The final horse goes through the Fasig-Tipton Sale at Timonium. Nice mare.
The final horse goes through the auction. Nice mare.

I went to the Fasig-Tipton Sale at Timonium and all I got was a crab cake. No really, my sister and her husband bought me a nice meal when it was all said and done, but nary a horse was purchased… Not that we didn’t try.

The sale started at 11am. 167 hip numbers were give out, but the “Horses of Racing Age” or HORA started at Hip #130. So I figured I’d have some time to get there. Timonium is about one hour and thirty minutes from my place, and I left at noon. A friend of mine who has worked at that sale told me to expect about 30 horses per hour, so after doing some calculations, and even accounting for some scratches due to the snow, I planned to get there at 1:30 and still have some time to view horses outside the auction ring.

Boy, was I wrong. I called my sister’s barn manager, Robin (who owns the farm where she keeps her show-hunter-turned-racing-broodmare), to see where they were on the list, and she said Hip #100. Hip #100?!?!? They were WAY ahead of schedule. She said there were not many people there, and that if I wanted to bid on anything, I should get there in a hurry. I was meeting my sister and her husband there, so I quickly called her to make sure they were close.

I arrived just in time to watch the first of the HORA’s to go through. I found Robin, who took my sister’s and my lists and went over them to see if she had any background on them, or knew anyone who did.

I had a list of 5-7 horses that might fit my needs: over the age of 3 and had some jumping bloodlines. Once I had a chance to see some in person, I was able to immediately rule them out. While I am not a racing aficionado, I am a student of conformation, and I can quickly assess a horse for blemishes or locomotion problems. I find that the hind end on most current-day race horses is suited for quick breaks from the gate and fast acceleration, which usually means a more sloping croup and the accompanying post legs. Can mean good things in racing; generally not a good thing for jumping up and over obstacles.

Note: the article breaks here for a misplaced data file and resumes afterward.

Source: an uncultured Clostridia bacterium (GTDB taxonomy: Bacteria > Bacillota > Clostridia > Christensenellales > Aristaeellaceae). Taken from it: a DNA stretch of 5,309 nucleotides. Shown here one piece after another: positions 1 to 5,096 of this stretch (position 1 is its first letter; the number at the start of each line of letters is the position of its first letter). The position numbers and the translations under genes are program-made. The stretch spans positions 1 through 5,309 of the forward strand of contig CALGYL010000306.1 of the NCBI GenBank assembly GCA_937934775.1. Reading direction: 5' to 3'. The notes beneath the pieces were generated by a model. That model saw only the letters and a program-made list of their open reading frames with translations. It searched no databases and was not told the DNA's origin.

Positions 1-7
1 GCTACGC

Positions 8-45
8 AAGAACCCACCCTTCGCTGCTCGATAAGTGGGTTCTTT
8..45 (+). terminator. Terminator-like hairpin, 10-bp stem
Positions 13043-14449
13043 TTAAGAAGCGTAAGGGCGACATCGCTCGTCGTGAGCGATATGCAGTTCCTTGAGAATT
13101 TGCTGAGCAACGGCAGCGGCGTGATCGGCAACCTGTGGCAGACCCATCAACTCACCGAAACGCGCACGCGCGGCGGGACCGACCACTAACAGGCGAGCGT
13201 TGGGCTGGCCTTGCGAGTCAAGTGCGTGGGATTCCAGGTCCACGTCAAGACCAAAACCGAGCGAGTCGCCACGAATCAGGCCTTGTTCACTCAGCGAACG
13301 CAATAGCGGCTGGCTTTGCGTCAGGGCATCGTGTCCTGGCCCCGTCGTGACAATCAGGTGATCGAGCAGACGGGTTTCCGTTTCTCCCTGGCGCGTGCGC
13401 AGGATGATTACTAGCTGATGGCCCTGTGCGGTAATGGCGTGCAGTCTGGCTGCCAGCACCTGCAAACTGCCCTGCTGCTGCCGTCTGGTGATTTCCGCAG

In a lot of cases, they were…. small. I’m looking for a horse that can be successful in the show ring, especially in the hunters. While I’m a big believer in “pretty is as pretty does,” I realize that I operate in a section of the sport that rewards good looks. I know you can’t ride a pretty head or a beautiful color, but having aesthetically good looks helps. A big part of that is height. I know there are plenty of shorter horses that have no problem with striding in the show ring, but I also know that having a larger horse *should* make that job a little easier. Same with jump height. I love riding small horses. My best horses were 15.2 hands or less. But if I’m interested in a horse’s future prospects as a show hunter, jumping needs to appear easy, and that will be more likely with a taller horse.

There was one mare that came through that I really liked. She was big and bay, with a kind eye. She seemed laid-back and she moved straight (from what I could see when she traveled away from me at the walk, which was all I got to see). She was relatively early in my list of interesting prospects, so I didn’t bid. She ended up going for $1000. Hmmm….. I could have had her. Well, I almost did. Read on….

The final horse that came through was a gorgeous chestnut mare. She was also tall, with a beautiful, elegant head and a nicely set on neck. She ended up going for $16000, which was waaaaay out of my budget.

We hung around the auction ring, as people filed out, and I looked up where the bay mare had been stabled. A few people were milling about, so I figured others wanted to get the story on the horse and she if she could be bought. I thought I lost my chance. So I went back inside to find my sister.

When we were finally ready to depart, I said we should walk back through the stables one more time, just to see what ended up happening. There were a couple people talking and I managed to figure out which person was the selling agent. Long story short, after speaking with the buyer I learned that she was open to offers, but once I got a chance to look more closely at the horse, I was not in love with her legs, so I passed. For a few tense moments I thought I might be walking out of the place with a horse!

So we went to dinner across the street. And I had a crab cake, probably the first I’ve ever had, and it was fabulous.

So the hunt is still on. The RRP (Retired Racehorse Project) announced that they have had 488 applications for the TB Makeover. Joanna and I hear by February 15th if we’ve been accepted. Then we have until the summer to find our mounts. We have some good leads that I’ll hopefully be able to update you more about later this week. Keep your fingers crossed!

…No Dice

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